On November 17, Deafheaven and DIIV delighted the audience of the Santa Cruz Catalyst Club. Stevie S Diesel from the Subversive Rock department was in attendance — read his review and check out his photos below!
The venue may have been small, but the bands all provided larger than life performances in the Atrium of Santa Cruz’s own Catalyst Club.
First on the bill was Chastity. While I did not catch the majority of their performance, from what I saw, they were sick. Their barebones, punchy sound provided a solid, blood pumping opening set to get the crowd going for the night.
After Chastity, DIIV took the stage. Right out of the gates, you could tell DIIV was there to have a fun time. They briefly greeted the crowd and opened the set with their hit song “Under the Sun” off their 2016 album Is the Is Are.
Their set was performed amazingly. I had doubts about the intensity in which their music would translate to a live performance, but man was I wrong. The reverb-soaked guitars, along with the floor rumbling bass and soothing, drone-like vocals seamlessly fused together to create an entrancing ambience that embraced the audience with sound. I often found myself eyes closed, head nodding, and just soaking up all of the beautiful noise blaring from the Atrium’s PA system.
Even between songs, DIIV were showmen. Lead singer Zachary Cole Smith would engage with the audience, asking silly questions, exchanging quips with bassist Colin Caufield, and bringing attention to their obviously shy sound man, Bill.
DIIV played a good variety of tunes showing great diversity in the atmosphere that their music is able to create. They even treated the audience to a few new songs in the works for their upcoming album. Overall, DIIV provided a very fun, sonically invigorating experience for the Santa Cruz crowd that night.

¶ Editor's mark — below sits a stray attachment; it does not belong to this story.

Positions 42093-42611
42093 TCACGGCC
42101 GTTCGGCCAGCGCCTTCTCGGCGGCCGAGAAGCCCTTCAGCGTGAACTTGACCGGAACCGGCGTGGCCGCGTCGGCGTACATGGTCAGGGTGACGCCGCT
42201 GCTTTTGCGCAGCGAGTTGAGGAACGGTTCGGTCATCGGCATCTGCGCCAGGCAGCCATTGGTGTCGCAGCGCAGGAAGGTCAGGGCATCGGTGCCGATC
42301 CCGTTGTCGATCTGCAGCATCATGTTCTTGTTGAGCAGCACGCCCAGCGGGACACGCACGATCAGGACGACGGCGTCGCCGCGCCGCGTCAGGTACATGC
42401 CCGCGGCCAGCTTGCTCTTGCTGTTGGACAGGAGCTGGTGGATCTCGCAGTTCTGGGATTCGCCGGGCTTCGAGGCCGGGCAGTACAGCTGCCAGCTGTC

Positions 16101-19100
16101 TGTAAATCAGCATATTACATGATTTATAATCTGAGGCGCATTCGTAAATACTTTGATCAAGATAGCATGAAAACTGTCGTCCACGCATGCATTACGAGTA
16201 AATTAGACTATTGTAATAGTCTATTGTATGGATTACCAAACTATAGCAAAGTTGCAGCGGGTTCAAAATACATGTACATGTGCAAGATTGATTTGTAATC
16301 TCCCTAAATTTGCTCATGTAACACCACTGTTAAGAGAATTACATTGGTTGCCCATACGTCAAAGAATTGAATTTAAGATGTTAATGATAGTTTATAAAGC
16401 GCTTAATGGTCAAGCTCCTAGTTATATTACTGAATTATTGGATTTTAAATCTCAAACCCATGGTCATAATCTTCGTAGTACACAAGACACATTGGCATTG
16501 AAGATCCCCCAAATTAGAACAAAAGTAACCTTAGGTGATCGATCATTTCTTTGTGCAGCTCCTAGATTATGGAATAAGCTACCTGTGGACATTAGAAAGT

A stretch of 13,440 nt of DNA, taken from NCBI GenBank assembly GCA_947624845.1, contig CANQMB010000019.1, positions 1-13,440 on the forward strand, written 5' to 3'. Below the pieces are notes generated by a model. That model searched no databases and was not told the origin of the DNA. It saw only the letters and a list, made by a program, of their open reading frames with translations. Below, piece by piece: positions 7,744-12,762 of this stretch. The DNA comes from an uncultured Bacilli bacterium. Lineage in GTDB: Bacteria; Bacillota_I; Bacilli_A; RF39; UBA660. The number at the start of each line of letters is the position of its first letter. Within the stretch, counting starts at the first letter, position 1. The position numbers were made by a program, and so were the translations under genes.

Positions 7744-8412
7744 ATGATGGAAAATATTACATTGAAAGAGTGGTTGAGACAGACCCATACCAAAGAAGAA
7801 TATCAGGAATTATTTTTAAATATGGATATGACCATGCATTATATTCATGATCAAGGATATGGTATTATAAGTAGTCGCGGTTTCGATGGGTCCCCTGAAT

After a brief set up period, it was finally time for Deafheaven. The lights dimmed as the band took the stage, and the crowd cheered for the final act of the night. Frontman George Clarke took the stage, planted his foot up on his monitors, and motioned to the audience to make some noise, to which we happily obliged as the band blasted into their first song, “Honeycomb.”
Right off the bat, I was struck by the immensity of their live sound. Like, DIIV, the sound swallowed the audience whole with its sheer volume, but with Deafheaven’s emphasis on distortion and chaos, it conjured a much warmer, heavier and tumultuous sound. The blaring guitars were doused with a high gain, mid-range distortion as the bass guitar growled ominously below it. The fast-paced, unrelenting drum parts were performed impeccably by drummer Daniel Tracy.
But what really stood out to me was Clarke’s performance. Going into the show I had no idea what to expect. It was the band’s last of 50 shows on the current tour cycle which I imagined would take its toll on the voice of a man who screams for a living.
You could’ve fooled me into thinking it was the first show of the tour because Clarke’s ear shattering screeches and pure showmanship were nothing short of flawless. He far exceeded the expectations that were set by the band’s studio recordings as he delivered one of the most passionate performances I have ever seen, dancing and banging his head to music as well as locking eyes and touching hands with audience members.
The band’s set consisted of seven songs, majority of which were from their new album Ordinary Corrupt Human Love, but they provided the longer standing fans with a few older tracks as well. The band as a whole delivered an incredibly solid, tight performance, each individually executing their parts with passion and vigor which, in turn, really translated to the overall climate of the show. They cranked the PA system a little louder as they fittingly ended their set with the hauntingly beautiful “Dream House.”
In retrospect, I can truthfully say that the night was one to remember as all three acts on the marquee that night brought the house down with three incredibly genuine and human performances. Please go see these bands next time they’re on tour! -Stephen Oneto